THE COVER OF the current People magazine brings us sad and depressing news.
It shows Princess Di and Prince Charles kissing. Unfortunately, it's a wedding picture from 10 years ago.
Below it is a more recent photo of Charles looking glum and Di looking bored.
The headline tells today's story: "A Decade Later, Where Has Their Love Gone?"
And, "On its 10th anniversary, the storybook marriage of Charles and Diana is a painful fake. Now Britain openly asks the unthinkable: Is he fit to reign? Will they finally divorce?"
Not being a busybody, I've tried to avoid knowing about the troubles of Di and Charles. Besides, keeping up with The Donald and Marla and Carla is a chore in itself.
And I haven't wanted to take sides on who is at fault, Charles or Di.
That's because I have a distant but personal interest in their marriage. It came about this way:
The day they married, I finished work and stopped at my favorite bar. Several regulars made cynical comments about the royal wedding and marriage in general.
I don't know what came over me, but I found myself talking at length about the wonders of young love and how, yes, they could find happiness and live happily ever after if they are thoughtful, kind, understanding, supportive, caring and all sorts of blah, blah, blah.
When I finished, the cynics were sniffling. The bartender dabbed his eyes and said: "Why don't you go back to your office and write that?"
So I did. I immediately went to the newsroom and told the night editor to dump the column I had written earlier in the day.
Racing the deadline, I pounded out a column giving Di and Charles my thoughts on living happily ever after.
The next day, when I read the paper with a clear mind, I said: "Lord, what sappy, gooey, disgustingly sentimental slop. How can I ever face the readers again?"
But then the phones began ringing. Men and women were calling, old, young, in-between; voices cracking, quivering, telling between sobs how moved they were and how surprised to discover that I had a soft, squishy heart.
For months people called to ask for copies of that column, many saying they were going to have it framed, so they could give it to some young couple as a wedding gift. Several clergymen and a judge told me they had read it as part of marriage ceremonies.
So that's why I have felt twinges of regret during the past decade, as stories have related that all is not well between Di and Charles. And why I have found reading about them too painful.
But the People magazine cover grabbed me. If it is now at the crisis stage, I might as well know the sordid details.
Actually, the story contains little that hasn't been told already. They virtually live apart; he is moody, distant and getting on with his own life; she is a good mom, outwardly cheerful and getting on with her own life. They barely wave and say "Tah-tah" to each other.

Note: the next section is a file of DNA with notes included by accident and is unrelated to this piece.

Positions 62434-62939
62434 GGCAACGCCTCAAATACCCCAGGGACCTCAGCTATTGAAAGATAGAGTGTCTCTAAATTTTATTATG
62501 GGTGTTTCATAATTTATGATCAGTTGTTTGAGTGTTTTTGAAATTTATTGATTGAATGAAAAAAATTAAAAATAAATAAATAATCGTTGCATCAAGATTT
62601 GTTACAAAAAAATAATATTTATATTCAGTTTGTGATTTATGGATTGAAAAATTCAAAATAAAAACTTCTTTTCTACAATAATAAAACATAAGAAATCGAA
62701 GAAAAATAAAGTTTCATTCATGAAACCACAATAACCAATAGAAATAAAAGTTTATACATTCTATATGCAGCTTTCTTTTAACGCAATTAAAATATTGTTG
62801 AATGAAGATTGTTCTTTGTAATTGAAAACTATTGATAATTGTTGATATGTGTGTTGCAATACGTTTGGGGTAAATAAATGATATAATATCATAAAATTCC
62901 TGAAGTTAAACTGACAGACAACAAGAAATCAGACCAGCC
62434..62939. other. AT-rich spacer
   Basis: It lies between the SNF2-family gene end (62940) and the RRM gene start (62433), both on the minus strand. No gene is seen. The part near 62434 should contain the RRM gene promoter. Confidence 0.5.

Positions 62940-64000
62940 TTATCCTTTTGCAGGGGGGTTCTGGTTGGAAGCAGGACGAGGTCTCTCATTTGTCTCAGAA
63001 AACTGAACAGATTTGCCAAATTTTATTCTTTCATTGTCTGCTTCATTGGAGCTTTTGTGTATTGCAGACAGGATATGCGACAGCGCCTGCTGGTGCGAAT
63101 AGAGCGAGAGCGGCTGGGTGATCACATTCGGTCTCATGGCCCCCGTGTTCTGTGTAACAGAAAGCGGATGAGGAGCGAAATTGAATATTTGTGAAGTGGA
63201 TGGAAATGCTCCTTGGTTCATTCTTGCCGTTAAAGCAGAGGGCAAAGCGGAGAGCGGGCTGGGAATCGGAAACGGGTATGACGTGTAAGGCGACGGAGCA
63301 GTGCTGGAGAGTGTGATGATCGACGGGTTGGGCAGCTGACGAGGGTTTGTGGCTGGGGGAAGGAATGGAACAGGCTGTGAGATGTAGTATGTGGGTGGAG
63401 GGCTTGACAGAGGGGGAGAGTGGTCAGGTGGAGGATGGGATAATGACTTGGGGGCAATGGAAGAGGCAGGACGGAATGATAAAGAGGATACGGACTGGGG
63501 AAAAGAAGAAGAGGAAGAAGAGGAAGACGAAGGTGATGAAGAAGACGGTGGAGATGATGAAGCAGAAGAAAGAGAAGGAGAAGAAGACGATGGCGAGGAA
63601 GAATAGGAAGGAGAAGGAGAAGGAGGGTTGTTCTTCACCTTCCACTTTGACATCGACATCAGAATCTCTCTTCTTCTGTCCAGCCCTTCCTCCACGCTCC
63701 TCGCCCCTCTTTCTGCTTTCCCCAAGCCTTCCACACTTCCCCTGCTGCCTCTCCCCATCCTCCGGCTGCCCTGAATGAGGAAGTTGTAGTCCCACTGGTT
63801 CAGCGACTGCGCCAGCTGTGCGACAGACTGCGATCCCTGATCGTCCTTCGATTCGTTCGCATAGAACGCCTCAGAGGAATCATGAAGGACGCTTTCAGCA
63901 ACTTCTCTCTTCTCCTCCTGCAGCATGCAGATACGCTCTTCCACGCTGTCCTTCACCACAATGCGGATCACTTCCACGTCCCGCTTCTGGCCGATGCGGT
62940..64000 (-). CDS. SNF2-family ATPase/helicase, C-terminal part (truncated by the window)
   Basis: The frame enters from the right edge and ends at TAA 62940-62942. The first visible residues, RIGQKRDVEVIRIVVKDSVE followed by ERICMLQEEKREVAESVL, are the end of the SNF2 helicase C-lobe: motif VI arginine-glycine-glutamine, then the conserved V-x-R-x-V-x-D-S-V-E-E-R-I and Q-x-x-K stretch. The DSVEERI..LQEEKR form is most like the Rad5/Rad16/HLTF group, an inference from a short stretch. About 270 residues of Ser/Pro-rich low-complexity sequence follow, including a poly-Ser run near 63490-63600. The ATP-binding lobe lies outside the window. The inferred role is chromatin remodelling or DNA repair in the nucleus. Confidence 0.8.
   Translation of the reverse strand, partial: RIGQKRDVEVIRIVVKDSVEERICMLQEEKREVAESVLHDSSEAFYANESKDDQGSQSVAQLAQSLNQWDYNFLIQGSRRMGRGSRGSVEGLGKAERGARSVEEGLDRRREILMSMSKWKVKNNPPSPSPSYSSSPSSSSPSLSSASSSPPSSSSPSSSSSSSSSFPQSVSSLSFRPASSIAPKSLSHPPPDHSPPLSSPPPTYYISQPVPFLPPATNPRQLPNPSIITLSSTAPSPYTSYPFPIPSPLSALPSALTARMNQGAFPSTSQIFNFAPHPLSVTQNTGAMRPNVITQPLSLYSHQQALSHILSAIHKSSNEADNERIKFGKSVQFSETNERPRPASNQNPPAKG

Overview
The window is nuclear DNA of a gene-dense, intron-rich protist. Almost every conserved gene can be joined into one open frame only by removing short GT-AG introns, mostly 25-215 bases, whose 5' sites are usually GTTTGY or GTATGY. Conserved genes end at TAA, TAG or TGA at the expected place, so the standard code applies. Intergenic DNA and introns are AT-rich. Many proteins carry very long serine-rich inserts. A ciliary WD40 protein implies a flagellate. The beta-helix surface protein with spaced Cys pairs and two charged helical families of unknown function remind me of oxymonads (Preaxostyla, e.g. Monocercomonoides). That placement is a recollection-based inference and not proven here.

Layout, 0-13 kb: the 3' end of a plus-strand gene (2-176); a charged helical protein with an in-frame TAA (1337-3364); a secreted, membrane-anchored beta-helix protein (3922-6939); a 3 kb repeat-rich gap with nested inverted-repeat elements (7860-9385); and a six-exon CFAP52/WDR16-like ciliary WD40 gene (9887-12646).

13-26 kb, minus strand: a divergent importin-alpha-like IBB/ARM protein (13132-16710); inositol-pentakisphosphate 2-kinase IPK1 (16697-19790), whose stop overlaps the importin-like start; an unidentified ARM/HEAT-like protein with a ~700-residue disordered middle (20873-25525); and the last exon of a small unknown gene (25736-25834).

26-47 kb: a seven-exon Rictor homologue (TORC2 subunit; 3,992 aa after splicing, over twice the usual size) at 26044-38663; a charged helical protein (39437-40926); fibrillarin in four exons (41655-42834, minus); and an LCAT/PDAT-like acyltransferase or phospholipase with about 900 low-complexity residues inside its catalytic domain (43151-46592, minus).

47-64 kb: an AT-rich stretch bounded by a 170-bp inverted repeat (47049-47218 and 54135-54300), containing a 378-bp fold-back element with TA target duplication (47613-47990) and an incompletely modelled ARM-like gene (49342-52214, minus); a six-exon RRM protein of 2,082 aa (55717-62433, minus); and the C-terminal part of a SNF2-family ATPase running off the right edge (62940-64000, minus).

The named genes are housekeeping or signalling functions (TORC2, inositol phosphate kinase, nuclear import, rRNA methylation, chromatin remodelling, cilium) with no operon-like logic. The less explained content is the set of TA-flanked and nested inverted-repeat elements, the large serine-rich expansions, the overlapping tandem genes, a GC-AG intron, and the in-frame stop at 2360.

But there was one detail that I didn't know about. And that one detail has forced me to take sides. And to my surprise, siding with Charles.
Yes, yes, I know: Most of your sympathies will be with the beautiful Di. But hear me out.
The story says that Charles has been seeing a lot of a long-time attractive friend named Camilla, of whom he is very fond. And it quotes a royal biographer as saying of Camilla:
"She has traveled the world, has strong opinions and likes nothing better than tramping the grouse moors in the howling wind."
What are we to make of that? Well, it has long been known that Di enjoys going to discos, artsy parties, nightclubs and engaging in other frivolous pursuits.
But not once have I read that Di likes nothing better than tramping the grouse moors in the howling wind. If she did, we would surely have been told.
I have to assume that if Charles is smitten with Camilla, who likes nothing better than tramping the grouse moors in the howling wind, Charles must like nothing better than tramping the grouse moors in the howling wind.
So it isn't hard to imagine what might have happened. Charles spends a hard day out in the royal kingdom. He comes home and wants to get his mind off the burdens of being a prince.
So he says: "Di, why don't we go tramping the grouse moors in the howling wind."
But she says: "I want to go to a disco."
He pleads: "But you know how I love to go tramping the grouse moors in the howling wind. Why won't you ever come tramp the grouse moors with me?"
"I want to go to a disco."
"But listen. We have a howler of a wind tonight. And the moors have never been grousier. Come tramp them with me, my love."
"The moors make my shoes wet and the howling wind gives me an earache. I want to disco."
So is it any wonder that Charles would become distant and glum? It is in the nature of men, especially Englishmen, to tramp the grouse moors in the howling wind. All you have to do is watch any old black-and-white English movie, and you'll see that they spend most of their leisure time tramping the grouse moors in a howling wind. Then they tramp home and flop into a big chair in front of a roaring fire and drink brandy. It is a good life, if you don't fall into a bog and sink.
So if Charles is guilty of anything, it is only his failure to have asked Di, before he proposed marriage, how she felt about tramping the grouse moors in a howling wind.
And if I am guilty of anything,it is of letting a goofy bartender talk me into anything but another round.